In 2016 the federal government pledged $11.6 million for the treatment plant.

There are still 81 long-term boil water advisories in first Nations Communities in Canada. The government of Canada has pledged to end all such advisories by March 2o21. The budget promises an additional $172.6 million over 3 yrs beginning in 2018-2019 for projects to ensure the pledge is met.

Slate Fall’s new plant will not only provide clean water, but includes firefighting infrastructure such as water pumps and hydrants.


Sea Swimming Increases Ailments

From the University of Exeter we have a finding that people who swim, bathe, or take part in water sports in the sea are substantially more likely to experience stomach bugs, ear aches, and other types of illness than those who do not.

This large scale research analysis is the first systemic review to examine the evidence on whether spending time in the sea is associated with increased risk of reporting a variety of ailments.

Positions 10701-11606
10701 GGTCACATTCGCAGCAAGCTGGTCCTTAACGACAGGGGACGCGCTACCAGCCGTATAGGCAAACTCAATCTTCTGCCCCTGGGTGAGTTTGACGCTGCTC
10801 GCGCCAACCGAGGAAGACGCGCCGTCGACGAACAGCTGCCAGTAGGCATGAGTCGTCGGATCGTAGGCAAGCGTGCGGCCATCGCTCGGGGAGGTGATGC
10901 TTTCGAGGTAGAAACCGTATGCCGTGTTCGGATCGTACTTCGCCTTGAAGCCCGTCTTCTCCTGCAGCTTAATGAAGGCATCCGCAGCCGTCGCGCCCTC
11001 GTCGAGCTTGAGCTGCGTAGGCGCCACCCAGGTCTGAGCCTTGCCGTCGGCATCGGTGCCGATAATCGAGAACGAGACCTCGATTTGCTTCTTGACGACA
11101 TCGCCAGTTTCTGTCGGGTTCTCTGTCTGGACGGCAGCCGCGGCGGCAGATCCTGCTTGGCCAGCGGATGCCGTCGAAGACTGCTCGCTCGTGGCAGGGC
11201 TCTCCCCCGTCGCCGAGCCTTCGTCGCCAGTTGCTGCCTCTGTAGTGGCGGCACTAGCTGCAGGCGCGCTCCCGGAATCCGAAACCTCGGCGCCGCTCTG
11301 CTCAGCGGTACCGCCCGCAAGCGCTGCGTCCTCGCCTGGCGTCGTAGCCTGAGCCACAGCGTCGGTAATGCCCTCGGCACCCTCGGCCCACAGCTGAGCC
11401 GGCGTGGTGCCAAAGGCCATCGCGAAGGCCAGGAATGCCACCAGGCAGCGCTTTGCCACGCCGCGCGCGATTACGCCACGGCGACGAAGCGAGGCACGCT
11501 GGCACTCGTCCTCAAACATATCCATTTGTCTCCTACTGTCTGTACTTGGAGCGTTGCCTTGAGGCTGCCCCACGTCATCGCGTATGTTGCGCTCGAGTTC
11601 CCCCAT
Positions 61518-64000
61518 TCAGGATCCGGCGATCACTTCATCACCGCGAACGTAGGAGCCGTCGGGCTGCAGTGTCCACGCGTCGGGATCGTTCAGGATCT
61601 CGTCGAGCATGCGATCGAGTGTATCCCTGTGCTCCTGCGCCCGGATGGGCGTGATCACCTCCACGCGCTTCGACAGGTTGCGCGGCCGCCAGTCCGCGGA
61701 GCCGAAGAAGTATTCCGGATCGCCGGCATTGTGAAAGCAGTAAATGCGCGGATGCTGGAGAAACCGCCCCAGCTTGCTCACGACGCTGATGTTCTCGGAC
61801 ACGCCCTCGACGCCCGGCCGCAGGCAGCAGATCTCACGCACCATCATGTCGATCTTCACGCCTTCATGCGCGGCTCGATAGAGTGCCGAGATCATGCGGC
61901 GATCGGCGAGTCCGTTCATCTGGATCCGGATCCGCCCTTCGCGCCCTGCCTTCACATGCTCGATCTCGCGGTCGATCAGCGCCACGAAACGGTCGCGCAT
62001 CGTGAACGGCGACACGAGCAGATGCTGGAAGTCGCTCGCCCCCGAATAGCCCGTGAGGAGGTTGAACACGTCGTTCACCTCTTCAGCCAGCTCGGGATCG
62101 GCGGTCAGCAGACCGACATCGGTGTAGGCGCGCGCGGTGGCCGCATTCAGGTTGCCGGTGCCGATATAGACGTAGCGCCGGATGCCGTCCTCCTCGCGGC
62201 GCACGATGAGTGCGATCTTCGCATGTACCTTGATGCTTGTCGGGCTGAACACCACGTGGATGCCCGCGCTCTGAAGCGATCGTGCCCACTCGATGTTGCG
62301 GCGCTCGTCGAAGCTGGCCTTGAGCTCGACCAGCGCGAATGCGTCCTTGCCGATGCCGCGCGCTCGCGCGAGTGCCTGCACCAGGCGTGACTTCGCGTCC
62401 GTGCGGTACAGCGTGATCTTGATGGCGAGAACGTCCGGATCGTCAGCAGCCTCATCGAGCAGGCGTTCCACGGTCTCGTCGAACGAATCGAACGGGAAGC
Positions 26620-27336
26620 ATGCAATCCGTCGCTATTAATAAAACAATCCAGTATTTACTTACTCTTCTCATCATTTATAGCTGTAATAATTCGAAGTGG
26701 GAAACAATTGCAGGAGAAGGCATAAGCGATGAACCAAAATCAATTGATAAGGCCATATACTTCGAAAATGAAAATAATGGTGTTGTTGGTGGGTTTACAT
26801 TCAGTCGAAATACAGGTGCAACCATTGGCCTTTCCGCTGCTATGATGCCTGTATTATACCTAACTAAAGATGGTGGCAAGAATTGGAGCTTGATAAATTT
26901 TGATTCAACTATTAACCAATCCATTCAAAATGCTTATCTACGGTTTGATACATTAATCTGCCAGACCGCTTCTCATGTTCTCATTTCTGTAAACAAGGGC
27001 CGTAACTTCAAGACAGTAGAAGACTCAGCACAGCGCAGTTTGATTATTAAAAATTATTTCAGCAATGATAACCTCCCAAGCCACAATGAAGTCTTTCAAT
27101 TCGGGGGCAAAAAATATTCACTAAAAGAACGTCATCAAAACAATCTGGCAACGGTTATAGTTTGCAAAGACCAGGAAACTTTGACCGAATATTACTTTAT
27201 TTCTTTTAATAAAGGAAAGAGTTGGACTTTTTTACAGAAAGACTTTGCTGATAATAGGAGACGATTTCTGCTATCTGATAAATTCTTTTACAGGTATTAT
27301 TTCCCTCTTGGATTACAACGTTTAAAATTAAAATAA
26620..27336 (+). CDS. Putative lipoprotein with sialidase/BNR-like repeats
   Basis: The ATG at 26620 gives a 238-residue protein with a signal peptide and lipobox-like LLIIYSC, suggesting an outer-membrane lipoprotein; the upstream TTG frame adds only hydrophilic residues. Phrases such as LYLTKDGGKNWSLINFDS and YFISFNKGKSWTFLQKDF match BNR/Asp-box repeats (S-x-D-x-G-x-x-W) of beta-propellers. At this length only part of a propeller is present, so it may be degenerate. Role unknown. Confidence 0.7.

Results showed that sea bathing doubled the odds of reporting general ear ailments, and the odds of reporting earaches rose 77%. For gastrointestinal illness the odds increased by 29%.

In higher income countries like the United Kingdom, there is the perception that swimming in the sea is of little to no health risk. This appears not to be so. The researchers feel this indicates that the pollution is still an issue affecting swimmers in some of the world’s richest countries. Investment in water treatment has been improving in recent years, but seawater is still polluted from sources including industrial waste, sewage, and runoff from farmland.

The researchers whittled down more than 6,000 studies to 19 which met strict criteria. All the studies were in high income countries since 1961 in countries including the US, UK, Australia, New Zealand, Denmark, and Norway.

The purpose of the study was not to scare people away from the sea as there are health benefits as well…exercise, well-being , connecting to nature. however , it is good for people to know the risks and make informed decisions. We have come a long way in terms of cleaning up our water, but the evidence shows there is still work to be done.


Rock Moisture

A little studied underground layer of rock may provide a vital reservoir for trees, especially in times of drought.

Researchers took a look at the water stored inside the layer of weathered bedrock that lies under soils in mountain forest ecosystems. This transitional zone beneath the soil but above groundwater is often overlooked. The water contained in the fractures and pores of the rock could play an important part in the water cycle at local and global levels.